"This is one of the challenges of relying on a commercial service that has its own interest in ensuring that it remains out of the crosshairs," Stacie Pettyjohn, director of the defense program at the Center for a New American Security, a Washington-based think tank, told Insider. Musk, at a minimum, does not want his satellites shot down by the Russian government (although Starlink, used by Ukrainian soldiers to coordinate on the front lines, is arguably a legitimate military target already).
In June, the Defense Department signed another contract with SpaceX, specifically for Starlink, that reportedly gives US officials more say in where and when at least some of the service's tablet-like terminals can operate. The contract, the terms of which have not been disclosed, also highlights SpaceX's willingness — for compensation — to serve US and Ukrainian national security interests.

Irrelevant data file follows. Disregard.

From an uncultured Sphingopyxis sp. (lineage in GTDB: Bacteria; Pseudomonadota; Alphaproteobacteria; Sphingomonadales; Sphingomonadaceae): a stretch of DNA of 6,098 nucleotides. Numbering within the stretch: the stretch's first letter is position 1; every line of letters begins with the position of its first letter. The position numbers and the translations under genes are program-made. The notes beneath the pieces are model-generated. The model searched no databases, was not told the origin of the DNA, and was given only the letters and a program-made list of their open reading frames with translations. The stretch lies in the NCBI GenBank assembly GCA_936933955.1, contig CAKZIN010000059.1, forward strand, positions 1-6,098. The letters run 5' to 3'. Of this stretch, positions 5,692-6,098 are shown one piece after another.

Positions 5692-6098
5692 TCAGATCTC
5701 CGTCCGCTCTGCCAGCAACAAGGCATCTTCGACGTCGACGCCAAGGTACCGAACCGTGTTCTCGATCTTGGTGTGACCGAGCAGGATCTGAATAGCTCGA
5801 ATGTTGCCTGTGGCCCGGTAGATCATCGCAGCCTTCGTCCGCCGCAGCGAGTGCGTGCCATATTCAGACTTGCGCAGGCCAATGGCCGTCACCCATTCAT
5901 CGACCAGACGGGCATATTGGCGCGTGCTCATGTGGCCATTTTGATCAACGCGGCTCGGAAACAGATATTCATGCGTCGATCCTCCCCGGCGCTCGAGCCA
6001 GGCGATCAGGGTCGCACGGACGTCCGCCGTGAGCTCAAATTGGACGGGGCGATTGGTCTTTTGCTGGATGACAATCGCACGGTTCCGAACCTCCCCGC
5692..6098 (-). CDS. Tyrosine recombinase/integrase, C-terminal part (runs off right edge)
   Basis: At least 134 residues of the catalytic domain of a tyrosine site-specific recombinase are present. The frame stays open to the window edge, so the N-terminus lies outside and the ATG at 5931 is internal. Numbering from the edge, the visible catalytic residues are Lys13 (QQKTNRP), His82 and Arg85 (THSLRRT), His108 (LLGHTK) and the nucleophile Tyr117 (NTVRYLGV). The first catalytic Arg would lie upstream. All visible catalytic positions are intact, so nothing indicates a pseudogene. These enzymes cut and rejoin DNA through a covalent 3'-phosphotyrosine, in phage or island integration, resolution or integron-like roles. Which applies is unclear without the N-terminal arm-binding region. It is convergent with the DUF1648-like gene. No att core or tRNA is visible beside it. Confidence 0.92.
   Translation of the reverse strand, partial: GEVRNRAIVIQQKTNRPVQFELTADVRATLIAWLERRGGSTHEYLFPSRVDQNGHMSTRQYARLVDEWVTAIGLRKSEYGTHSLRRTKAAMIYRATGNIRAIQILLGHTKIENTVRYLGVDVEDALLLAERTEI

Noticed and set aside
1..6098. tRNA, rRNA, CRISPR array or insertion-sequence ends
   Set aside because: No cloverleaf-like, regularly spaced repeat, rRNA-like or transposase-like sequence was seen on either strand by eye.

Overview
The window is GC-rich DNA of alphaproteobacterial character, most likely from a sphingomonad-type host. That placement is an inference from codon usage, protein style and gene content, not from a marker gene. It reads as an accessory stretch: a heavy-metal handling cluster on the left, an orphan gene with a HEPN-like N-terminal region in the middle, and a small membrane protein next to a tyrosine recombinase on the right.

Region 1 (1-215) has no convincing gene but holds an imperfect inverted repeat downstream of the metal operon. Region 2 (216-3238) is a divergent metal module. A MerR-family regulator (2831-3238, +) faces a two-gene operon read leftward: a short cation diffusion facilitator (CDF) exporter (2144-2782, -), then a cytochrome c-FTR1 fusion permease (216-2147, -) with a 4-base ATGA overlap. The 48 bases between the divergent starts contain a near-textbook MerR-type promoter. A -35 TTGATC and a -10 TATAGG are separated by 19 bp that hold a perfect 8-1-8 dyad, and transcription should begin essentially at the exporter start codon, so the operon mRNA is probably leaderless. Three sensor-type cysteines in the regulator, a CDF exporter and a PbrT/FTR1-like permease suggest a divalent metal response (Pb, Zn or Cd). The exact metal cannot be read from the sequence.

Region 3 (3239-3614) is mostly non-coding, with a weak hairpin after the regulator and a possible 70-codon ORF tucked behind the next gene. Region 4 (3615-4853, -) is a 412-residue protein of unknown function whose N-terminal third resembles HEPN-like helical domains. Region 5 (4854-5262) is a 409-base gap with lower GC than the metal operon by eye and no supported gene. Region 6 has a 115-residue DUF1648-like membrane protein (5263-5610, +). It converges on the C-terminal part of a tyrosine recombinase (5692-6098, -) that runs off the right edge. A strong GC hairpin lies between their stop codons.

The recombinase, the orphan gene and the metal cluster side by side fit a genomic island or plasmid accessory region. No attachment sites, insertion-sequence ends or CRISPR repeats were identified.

Washington does have some leverage, then. But it's also utterly dependent: no other company provides an equivalent service at the scale of SpaceX, providing the robust data needed to build a battlefield network where landlines and cellular services are non-existent. Even if it wanted to change Musk's mind, it is not clear that it can actually compel him to do anything when it comes to Ukrainian attacks on territory controlled by Russia.
"Rather," Pettyjohn said, "they have to convince him that this is hurting the Ukrainian war effort, not qualitatively different than other attacks going on, and not likely to precipitate retaliation against the company."
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